Margaret Atwood has just released MaddAddam, the third novel in the dystopian trilogy that began with Oryx and Crake, but I’m not likely to read it. I did read the first one, back in 2003, but I’m not very interested in dystopian and speculative fiction so I’m hoping that now that the trilogy is out of the way, she’ll revert to writing sparkling novels about the real world.
In the mean time, however, I’ve still got a few of her books to read on my TBR, one of which is Lady Oracle. I’d forgotten that I had it when I saw the audio book at the library, but I’m not sorry because Lorelei King is one of the best audio book narrators around, and I thoroughly enjoyed listening to her rendition during my daily commute.
Lady Oracle is Atwood’s second book but it draws on many of the themes that characterise her body of work. I had to retrieve my print copy from the shelf to quote these delicious opening lines, which intrigue the reader from the very first page:
I planned my death carefully; unlike my life, which meandered along from one thing to another, despite my feeble attempts to control it. My life had a tendency to spread, get flabby, to scroll and festoon life the frame of a baroque mirror, which came from following the line of least resistance. I wanted my death, by contrast, to be neat and simple, understated, even a little severe, like a Quaker church or the basic black dress with a single strand of pearls much praised by fashion magazines when I was fifteen. No trumpets, no megaphones, no spangles, no loose ends, this time. The trick was to disappear without a trace, leaving behind me the shadow of a corpse, a shadow everyone would mistake for solid reality. At first I thought I’d managed it.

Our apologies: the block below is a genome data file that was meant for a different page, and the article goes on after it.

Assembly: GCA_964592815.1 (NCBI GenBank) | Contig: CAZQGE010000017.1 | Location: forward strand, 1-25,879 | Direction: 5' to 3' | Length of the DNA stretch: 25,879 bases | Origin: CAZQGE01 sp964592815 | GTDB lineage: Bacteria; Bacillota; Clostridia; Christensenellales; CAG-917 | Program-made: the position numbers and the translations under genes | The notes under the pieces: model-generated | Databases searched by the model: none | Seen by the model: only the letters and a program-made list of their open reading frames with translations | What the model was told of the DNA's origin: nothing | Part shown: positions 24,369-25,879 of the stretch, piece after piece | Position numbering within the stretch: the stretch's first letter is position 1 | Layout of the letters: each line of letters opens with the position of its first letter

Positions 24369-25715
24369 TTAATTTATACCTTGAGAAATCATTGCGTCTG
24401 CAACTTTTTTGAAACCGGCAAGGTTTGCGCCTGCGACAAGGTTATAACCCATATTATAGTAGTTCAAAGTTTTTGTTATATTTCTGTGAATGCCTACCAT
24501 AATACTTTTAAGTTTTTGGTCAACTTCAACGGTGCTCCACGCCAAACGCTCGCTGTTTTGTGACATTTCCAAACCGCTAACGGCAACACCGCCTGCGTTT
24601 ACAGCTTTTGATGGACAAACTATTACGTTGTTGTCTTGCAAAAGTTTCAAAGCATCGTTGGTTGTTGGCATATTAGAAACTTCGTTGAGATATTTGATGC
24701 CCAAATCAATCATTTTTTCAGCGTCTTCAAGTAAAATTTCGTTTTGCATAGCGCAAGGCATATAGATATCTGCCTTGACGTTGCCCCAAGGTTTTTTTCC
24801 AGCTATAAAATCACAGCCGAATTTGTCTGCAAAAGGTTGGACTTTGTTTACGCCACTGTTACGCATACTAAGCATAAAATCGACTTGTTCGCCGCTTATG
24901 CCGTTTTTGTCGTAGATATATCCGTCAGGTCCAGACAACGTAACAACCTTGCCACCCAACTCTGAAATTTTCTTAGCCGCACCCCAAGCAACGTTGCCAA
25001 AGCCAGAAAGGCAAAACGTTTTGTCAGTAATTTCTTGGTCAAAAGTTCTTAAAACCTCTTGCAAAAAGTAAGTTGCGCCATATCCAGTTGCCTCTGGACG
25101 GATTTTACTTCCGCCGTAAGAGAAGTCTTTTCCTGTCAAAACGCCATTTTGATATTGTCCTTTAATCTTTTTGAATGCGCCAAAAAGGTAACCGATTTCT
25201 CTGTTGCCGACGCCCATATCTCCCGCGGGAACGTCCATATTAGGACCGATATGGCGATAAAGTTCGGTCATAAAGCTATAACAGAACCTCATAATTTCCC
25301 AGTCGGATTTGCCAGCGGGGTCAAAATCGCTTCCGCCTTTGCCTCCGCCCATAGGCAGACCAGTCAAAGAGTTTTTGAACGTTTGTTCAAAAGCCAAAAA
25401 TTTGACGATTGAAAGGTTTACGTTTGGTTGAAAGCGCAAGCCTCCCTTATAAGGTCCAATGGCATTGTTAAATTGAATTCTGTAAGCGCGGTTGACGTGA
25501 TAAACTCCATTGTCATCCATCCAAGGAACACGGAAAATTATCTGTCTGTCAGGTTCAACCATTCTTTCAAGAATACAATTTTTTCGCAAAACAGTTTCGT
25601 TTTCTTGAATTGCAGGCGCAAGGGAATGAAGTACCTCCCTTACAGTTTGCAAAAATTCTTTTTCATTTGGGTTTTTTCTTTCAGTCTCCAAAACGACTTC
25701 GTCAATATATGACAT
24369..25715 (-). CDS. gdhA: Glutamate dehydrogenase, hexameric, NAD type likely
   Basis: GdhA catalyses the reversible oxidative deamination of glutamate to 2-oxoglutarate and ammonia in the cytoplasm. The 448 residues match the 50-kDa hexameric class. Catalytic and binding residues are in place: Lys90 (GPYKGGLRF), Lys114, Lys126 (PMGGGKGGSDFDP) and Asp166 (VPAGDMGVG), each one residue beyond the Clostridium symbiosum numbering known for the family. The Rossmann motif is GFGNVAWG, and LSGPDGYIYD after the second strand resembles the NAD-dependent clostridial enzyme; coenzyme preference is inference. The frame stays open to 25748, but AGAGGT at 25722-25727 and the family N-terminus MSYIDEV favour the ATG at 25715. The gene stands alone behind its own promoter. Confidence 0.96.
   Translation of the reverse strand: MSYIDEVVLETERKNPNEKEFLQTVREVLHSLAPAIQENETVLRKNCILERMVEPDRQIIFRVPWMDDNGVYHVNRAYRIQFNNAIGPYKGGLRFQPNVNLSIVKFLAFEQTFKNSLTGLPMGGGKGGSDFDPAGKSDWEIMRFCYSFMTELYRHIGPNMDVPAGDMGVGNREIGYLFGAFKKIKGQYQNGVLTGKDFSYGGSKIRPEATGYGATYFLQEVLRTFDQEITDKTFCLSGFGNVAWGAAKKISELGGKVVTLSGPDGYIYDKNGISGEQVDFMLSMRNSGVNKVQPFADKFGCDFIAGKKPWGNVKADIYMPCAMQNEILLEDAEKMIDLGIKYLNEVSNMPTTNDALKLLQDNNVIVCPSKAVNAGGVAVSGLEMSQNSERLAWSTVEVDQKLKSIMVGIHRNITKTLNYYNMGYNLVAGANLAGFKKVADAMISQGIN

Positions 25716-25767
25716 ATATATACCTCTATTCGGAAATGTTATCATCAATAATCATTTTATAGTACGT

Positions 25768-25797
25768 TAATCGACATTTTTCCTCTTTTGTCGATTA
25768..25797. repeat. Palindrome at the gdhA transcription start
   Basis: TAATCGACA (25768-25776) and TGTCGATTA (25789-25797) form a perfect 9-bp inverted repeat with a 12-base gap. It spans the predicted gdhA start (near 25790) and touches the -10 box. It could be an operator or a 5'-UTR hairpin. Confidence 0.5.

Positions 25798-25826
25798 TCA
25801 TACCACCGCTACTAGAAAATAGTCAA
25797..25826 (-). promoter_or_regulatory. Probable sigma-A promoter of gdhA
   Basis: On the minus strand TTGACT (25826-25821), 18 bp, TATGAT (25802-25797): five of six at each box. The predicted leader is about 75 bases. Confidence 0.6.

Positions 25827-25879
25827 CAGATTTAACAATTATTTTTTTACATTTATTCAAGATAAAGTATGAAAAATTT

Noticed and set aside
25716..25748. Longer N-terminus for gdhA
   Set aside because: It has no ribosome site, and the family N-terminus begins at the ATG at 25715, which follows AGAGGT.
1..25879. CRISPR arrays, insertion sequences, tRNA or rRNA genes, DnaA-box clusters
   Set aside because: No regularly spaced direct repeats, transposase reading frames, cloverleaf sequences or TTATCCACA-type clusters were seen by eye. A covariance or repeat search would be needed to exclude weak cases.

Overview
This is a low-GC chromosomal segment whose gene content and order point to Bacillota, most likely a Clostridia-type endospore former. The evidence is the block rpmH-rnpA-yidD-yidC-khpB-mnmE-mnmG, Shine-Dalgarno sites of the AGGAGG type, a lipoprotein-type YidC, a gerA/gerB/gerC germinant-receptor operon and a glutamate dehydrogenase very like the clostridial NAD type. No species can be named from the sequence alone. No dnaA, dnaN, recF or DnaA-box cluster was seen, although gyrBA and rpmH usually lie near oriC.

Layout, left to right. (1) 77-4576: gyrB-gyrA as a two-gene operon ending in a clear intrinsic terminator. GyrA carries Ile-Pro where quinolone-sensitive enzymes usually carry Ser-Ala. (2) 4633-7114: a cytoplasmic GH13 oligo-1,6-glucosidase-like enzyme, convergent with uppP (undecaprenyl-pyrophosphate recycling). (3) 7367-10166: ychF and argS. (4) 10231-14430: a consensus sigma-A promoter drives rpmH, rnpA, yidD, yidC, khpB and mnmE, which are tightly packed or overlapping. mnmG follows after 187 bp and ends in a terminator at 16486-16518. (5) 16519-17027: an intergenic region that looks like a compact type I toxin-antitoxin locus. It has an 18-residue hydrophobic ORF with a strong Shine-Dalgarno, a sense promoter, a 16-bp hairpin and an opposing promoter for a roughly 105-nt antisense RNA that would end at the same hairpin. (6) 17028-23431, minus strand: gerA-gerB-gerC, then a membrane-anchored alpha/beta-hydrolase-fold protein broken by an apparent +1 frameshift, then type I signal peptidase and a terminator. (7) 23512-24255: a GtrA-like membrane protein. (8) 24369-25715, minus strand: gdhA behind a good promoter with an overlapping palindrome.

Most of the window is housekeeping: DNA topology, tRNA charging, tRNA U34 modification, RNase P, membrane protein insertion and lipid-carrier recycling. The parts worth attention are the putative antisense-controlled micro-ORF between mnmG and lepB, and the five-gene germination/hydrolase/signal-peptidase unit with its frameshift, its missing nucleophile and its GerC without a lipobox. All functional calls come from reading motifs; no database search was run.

Joan Foster has a double life that reminds me of Nestor and his alter-ego Oscar in Irma La Douce (a musical that I know from the original sound track, not from the awful film). While the plot and the character’s motivations are entirely different, the problem is the same: having an alter-ego makes life very complicated and sooner or later the double has to be killed off and order restored. For Joan, an author of excruciating bodice-rippers on the sly, coming up with the deus ex machina is not too difficult, it’s the other bits and pieces of her life that are tricky.
Although told with Atwood’s trademark black humour, Joan’s back story is a sad and troubled one. She is obese, friendless, and bullied mercilessly in a way that reminded me straight away of the nastiness of little girls in Cat’s Eye. (I can’t help but wonder if there are autobiographical issues surfacing in these recurring elements). Joan’s mother is a social-climbing control-freak who sabotages her daughter’s fragile self-esteem at every opportunity, and her father abandoned them long ago. When Joan finally makes a break for it, she takes off for London, where she creates a new persona for herself. At times it’s as if the gothic tales she writes as Louisa Delacourt bleed into her real life. Her love life includes a gloomy Polish count, a performance artist called ‘The Royal Porcupine’ and her activist husband Arthur whose shenanigans with explosives made me think of the Monty Python’s People’s Front of Judea.
What’s not entirely convincing is that Joan is so self-effacing, she can’t admit to being a successful author of romance because that’s not intellectual enough for the other people in her life. When one of her childhood tormentors turns up again, Joan says nothing, and it’s not because she’s blotted out the memories. It seems to me that Atwood has slightly overdone the ‘women pleasing others instead of themselves’ theme, but still, it makes for an entertaining tale.
Author: Margaret Atwood
Title: Lady oracle
Narrated by Lorelei King
Publisher: Chivers Audio Books, 2009
Source: Kingston Library
I can’t find any retailer for this audiobook anywhere. The links below are to print editions.